By Beige Luciano-Adams

White House senior advisor Stephen Miller was “the least popular kid at Santa Monica High School,” said “The Daily Show” host Trevor Noah, summing up an avalanche of media interest in the Trump attack dog’s unlikely origin story

Although Santa Monica spans only 8.3 square miles, this is a city that tends to go big: world-class sunsets over the Pacific, astronomical housing prices, strict environmental standards and, coming soon, a massive citywide seismic retrofit program.

City leaders are considering a law that would require some 2,000 “potentially vulnerable” buildings to undergo earthquake safety testing and upgrades, the majority of them “soft story” structures — i.e. those ubiquitously SoCal apartment buildings that hang over carports, like the kind that infamously collapsed during the Northridge quake.

Better safe than sorry, surely, but the question of who’ll foot the bill is soon to take center stage. As it stands now, the city would pay to get the program rolling but the primary financial burden falls to building owners. How much of those costs landlords will be able to pass through to rent control tenants remains unclear.

Los Angeles and San Francisco have approved measures that allow as much as half of seismic retrofit costs to trickle down to tenants via incremental rent increases, including buildings subject to rent control.

Santa Monica city spokesperson Constance Farrell said the Rent Control Board will consider what other cities have done and later decide what (if any) cost burden protected tenants will bear.

“Our rent control office is analyzing the list of properties to understand impacts on rent-controlled units, including how many of the 2,000 are rent-controlled,” explains Farrell. That analysis, she said, will go before the rent control board at a future public meeting.

Lead times to complete retrofits will vary from two years for brick buildings to 10 for concrete. The city estimates costs for a non-complex, six-story wood building would range from $30,000 to $60,000 ($5,000 to $10,000 per unit) — but L.A. and San Francisco have put typical soft-story retrofit costs significantly higher, at $60,000 to $130,000 per building, a range the city says property owners can expect to see in Santa Monica. Some local financing assistance will be available, according to a staff report.

In the meantime, the city is looking to update protections for tenants impacted by required seismic safety upgrades — including asbestos abatement and temporary relocation assistance, both at the property owner’s expense.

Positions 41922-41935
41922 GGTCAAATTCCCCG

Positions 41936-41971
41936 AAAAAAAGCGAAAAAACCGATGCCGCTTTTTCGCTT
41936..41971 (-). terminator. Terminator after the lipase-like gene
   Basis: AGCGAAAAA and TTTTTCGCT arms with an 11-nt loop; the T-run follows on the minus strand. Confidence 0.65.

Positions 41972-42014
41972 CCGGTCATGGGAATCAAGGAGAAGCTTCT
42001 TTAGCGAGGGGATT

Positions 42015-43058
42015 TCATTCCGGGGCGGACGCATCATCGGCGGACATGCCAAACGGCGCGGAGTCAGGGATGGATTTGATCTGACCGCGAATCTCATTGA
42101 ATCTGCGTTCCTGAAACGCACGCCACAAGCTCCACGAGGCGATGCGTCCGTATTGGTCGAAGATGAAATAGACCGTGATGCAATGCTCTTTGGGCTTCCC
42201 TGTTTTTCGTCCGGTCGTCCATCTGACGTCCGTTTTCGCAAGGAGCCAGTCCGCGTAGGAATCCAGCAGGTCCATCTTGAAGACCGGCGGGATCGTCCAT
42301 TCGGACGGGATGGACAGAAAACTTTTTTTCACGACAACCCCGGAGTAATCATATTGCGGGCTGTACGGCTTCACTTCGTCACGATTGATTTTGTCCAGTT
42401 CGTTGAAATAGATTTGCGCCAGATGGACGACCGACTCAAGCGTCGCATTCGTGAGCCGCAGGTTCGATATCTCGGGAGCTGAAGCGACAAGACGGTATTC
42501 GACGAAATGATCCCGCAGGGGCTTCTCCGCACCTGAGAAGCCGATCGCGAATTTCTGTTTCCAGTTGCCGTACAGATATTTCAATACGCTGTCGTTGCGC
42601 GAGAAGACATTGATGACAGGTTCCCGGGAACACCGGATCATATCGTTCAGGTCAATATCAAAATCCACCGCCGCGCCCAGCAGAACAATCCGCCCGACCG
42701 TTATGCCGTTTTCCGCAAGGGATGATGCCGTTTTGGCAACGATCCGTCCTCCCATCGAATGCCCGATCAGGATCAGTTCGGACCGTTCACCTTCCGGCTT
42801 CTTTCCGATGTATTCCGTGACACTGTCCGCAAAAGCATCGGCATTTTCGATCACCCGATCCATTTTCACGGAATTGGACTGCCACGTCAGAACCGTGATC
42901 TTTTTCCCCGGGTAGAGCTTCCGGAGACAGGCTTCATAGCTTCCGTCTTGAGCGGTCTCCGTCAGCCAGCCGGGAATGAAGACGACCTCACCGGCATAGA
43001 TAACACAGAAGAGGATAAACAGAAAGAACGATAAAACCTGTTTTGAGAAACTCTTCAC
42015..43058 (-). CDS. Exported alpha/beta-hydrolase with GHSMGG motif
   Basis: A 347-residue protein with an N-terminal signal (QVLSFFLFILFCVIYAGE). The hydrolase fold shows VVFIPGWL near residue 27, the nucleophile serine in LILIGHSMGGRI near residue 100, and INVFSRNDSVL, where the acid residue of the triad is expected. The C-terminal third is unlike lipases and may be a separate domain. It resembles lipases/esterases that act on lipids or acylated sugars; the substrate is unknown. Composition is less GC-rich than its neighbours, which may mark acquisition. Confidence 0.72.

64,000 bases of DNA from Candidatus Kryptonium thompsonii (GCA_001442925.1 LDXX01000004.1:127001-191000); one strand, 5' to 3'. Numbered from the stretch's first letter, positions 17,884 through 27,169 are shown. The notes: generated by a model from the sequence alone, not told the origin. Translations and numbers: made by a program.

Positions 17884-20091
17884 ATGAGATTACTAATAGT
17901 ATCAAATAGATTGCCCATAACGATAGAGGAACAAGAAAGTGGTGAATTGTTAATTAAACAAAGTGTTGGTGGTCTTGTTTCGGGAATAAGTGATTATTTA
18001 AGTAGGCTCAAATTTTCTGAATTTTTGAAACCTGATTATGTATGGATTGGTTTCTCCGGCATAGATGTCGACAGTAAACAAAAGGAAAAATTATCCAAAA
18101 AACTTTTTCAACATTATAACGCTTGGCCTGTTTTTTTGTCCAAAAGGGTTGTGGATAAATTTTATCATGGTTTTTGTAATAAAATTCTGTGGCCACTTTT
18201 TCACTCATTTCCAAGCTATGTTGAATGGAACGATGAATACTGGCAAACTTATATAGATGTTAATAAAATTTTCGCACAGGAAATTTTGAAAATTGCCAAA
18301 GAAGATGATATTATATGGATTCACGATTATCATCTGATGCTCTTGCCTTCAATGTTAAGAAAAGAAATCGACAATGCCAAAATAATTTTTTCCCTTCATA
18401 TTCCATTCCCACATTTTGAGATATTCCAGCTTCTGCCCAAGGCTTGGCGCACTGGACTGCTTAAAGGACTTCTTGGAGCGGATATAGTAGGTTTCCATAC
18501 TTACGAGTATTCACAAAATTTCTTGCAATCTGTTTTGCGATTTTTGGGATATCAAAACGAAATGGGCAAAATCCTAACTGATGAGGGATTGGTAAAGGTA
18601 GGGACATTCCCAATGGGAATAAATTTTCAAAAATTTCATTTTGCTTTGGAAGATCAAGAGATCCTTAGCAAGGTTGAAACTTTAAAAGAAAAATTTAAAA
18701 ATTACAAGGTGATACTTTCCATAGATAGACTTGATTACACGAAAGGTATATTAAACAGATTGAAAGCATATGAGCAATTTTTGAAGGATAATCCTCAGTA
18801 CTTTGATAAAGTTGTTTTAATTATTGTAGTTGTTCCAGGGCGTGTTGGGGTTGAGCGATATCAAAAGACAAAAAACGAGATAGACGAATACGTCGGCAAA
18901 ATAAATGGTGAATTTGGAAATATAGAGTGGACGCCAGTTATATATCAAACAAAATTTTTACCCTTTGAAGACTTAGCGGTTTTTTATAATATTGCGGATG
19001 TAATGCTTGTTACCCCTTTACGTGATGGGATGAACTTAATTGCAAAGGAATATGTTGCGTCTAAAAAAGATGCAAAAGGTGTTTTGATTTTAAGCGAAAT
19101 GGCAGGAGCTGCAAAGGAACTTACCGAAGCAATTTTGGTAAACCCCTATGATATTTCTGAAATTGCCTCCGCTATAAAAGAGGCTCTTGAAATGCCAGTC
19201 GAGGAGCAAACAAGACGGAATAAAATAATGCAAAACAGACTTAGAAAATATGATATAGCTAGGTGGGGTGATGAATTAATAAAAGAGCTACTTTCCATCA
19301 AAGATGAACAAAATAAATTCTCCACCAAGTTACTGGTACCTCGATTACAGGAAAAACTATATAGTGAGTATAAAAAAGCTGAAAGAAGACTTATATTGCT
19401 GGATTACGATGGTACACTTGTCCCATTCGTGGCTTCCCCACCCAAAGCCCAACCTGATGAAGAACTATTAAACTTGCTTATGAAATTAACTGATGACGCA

In short: A lot of buildings, a lot of unknowns.

Find a spreadsheet listing potentially impacted addresses at

The Making of a Trump Man at Samohi

“The least-popular kid at Santa Monica High School.”

That’s how “The Daily Show” host Trevor Noah described White House senior advisor Stephen Miller, who creeped out conservatives and liberals alike with this ominous defense of President Trump’s court-blocked refugee ban: “Our opponents, the media and the whole world will soon see as we begin to take further actions that the powers of the president to protect our country are very substantial and will not be questioned.”

As reported by the Los Angeles Times, Miller attended ultra-progressive Samohi in the early 2000s and earned a reputation as “the student body’s best-known and least-liked conservative activist,” fighting a lonely battle against political correctness, student access to birth control, the campus LGBT club and Spanish-language announcements.

“This guy is 17 years old, and it’s like listening to someone who’s 70 years old — in the 1930s,” school board member Oscar de la Torre told the Times.

‘California Values’ and Betsy DeVos

State Sen. Ben Allen (D-Santa Monica) didn’t mince words following the confirmation of Betsy DeVos as U.S. Secretary of Education, the first White House cabinet nomination in history to require a tie-breaking vote from the Veep:

“As a billionaire with no personal or professional background in public education and an advocate for private school vouchers, she is startlingly unqualified to lead our nation’s public schools,” reads a statement by Allen, formerly president of the Santa Monica – Malibu Unified School District Board of Education.

SMMUSD Supt. Ben Drati was more circumspect, acknowledging public concern over the appointment while offering the hope “that she will quickly embrace and gain a better understanding of our extremely important education system.”

Drati said we’re lucky to live in California, “where education continues to be a top priority.” Allen suggested finding common ground with the federal government where possible, but left on a fighting note: “Where we must preserve our California values, we will.”

Unions Look for Another Win

One of the few remaining bastions of economic stability for working families and for some the only viable entrée into the middle class, labor unions have been in steady decline over recent decades and are under outright assault in some states. Considering the political climate, small gains count bigtime for unions.

In a Feb. 6 letter, the Santa Monica Democratic Club gently reminded Providence St. John’s Health Center that hospital frontline employees voting this week on whether to join the SEIU-United Healthcare Workers enjoy federal protections against “intimidation, threats and other coercive pressures.”

The letter came days after an announcement by UNITE HERE Local 11 that three workers fired by the Shore Hotel after leading a drive to unionize prevailed in their complaint to the National Labor Relations Board. The hotel has agreed to pay more than $98,000 in back and front pay and will “prominently display” the settlement.